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Robin Holcomb conducting Wayne Horvitz’s concerto for clarinet “River of Whiskey,” featuring guest clarinetist Beth Fleenor.

Robin Holcomb, Wayne Horvitz, and Tom Varner lead this adventurous 15-piece ensemble which featured top-flight Seattle improvisers and composers including Mark Taylor, Thomas Marriott, Eric Barber, Byron Vannoy, and Phil Sparks. Approaching the traditional jazz big band as a “pocket orchestra,” the program featured four extended compositions by Holcomb, Horvitz’s concerto for clarinet “River of Whiskey,” featuring guest clarinetist Beth Fleenor, and Chris Stover’s “The Murderess.” The program will also include the Seattle premier of “Laredo,” written for saxophone quartet by Holcomb, and commissioned by the Rova Saxophone Quartet.

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Wayne Horvitz at the piano.

Also last night at the Triple Door Earshot presented Meshell Ndegeocello
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Meshell Ndegeocello at the Triple Door Tuesday night

Earshot Jazz Festival presented the endlessly inventive bassist, composer, singer, and bandleader Meshell Ndegeocello who incorporates elements of soul, rock, jazz, funk, and hip-hop to express “the love I’ve felt and the energy I’m surrounding myself with.” She possesses a deeply expressive musical perspective and a fierce intelligence. The Triple Door was sold out including standing room only and everyone was so into Meshell and her mesmerizing performance.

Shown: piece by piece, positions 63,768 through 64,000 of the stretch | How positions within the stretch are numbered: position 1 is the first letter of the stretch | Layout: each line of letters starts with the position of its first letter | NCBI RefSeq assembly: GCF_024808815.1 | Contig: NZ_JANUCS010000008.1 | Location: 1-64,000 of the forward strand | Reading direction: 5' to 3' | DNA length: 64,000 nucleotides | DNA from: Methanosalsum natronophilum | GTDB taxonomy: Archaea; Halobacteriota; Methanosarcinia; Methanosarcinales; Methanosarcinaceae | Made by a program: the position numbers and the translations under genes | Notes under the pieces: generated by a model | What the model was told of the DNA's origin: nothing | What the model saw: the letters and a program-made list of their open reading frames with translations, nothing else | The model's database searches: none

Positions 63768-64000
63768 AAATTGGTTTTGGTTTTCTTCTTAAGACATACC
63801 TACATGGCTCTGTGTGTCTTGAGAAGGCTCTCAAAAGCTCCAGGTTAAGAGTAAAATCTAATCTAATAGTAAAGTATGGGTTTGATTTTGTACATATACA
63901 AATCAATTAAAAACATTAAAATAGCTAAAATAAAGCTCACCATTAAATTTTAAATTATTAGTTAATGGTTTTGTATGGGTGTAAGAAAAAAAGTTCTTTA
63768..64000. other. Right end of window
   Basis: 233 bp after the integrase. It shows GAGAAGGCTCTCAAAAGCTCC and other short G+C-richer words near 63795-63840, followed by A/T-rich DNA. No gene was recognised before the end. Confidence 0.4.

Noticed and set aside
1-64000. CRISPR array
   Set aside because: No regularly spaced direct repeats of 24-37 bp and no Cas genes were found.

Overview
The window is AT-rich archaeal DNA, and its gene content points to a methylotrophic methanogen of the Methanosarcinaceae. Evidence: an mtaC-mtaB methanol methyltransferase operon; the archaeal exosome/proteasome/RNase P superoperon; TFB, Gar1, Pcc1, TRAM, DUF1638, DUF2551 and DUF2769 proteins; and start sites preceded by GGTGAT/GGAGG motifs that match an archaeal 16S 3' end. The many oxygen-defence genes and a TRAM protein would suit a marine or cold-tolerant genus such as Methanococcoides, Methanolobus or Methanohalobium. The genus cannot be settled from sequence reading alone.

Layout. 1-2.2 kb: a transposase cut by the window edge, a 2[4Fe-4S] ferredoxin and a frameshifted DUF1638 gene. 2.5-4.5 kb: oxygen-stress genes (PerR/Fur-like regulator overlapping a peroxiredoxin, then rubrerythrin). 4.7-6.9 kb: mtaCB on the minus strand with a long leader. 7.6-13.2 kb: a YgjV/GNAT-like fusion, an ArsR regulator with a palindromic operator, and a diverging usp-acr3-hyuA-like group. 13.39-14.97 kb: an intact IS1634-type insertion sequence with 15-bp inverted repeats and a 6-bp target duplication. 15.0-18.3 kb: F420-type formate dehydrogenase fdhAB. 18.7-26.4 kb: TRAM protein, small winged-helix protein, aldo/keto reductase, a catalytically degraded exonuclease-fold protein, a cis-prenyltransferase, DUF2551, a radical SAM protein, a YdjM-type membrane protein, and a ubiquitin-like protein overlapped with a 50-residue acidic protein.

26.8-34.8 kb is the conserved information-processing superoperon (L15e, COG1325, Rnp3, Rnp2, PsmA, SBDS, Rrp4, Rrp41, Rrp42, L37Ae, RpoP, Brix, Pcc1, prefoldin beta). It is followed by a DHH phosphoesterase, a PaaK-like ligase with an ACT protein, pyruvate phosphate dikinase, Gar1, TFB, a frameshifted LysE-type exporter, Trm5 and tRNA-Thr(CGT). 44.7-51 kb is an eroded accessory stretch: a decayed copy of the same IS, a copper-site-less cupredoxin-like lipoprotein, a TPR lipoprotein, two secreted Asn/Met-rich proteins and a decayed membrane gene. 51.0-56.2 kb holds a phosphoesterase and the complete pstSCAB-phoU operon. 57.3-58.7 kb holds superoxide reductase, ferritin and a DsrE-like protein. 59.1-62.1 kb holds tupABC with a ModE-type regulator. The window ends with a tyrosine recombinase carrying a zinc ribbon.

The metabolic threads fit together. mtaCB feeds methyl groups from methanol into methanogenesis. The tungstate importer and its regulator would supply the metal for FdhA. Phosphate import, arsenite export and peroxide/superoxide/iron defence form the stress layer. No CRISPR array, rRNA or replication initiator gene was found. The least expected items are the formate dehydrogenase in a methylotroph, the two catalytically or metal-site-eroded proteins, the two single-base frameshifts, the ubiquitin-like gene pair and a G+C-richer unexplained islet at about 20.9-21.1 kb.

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Deantoni Parks, drums, Chris Bruce, guitar, Keefus Ciancia, keyboards, Ndgeocello, and Mark Kelley bass.

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Ndegoecello’s debut album Plantation Lullabies came out like a breath of musical fresh air in the early 1990s, combining the crisp danceable production of modern hip-hop with funky, old-time soul. A major talent in many areas, from her nimble finger-funk on the bass to her breathy, robust vocals and her continually developing, passionate songwriting, Ndegeocello has excelled as a bandleader, drawing on the talent of jazz musicians such as pianist Geri Allen and saxophonist Joshua Redman for guest spots. Ndegeocello frequently ends up guesting on albums by artists including The Rolling Stones, John Mellencamp, and Rahzel of the Roots, but her excellent work as a musician never detracts from the direct, polished quality of her solo albums, which continue to evolve and improve. On October 6, she will release Devil’s Halo, her eighth studio album. The 10-time Grammy nominee co-produced the new album alongside guitarist Chris Bruce. Photographs by Seattle Photographer Daniel Sheehan specializing in portraits and photojournalism for publications and corporations and a Seattle wedding photographer, shooting weddings with artistic documentary Seattle wedding photography.


Earshot Jazz Festival opens with Garfield HS and MIGUEL ZENÓN

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GARFIELD HIGH SCHOOL JAZZ BAND, With SPECIAL GUEST MIGUEL ZENÓN, under the direction of Clarence Acox, opened the 2009 Earshot Jazz Festival Friday night to a packed house at the Triple Door. What a great vibe to begin the festival. It is amazing to see some many talented young musicians coming up here in Seattle. What a fantastic show.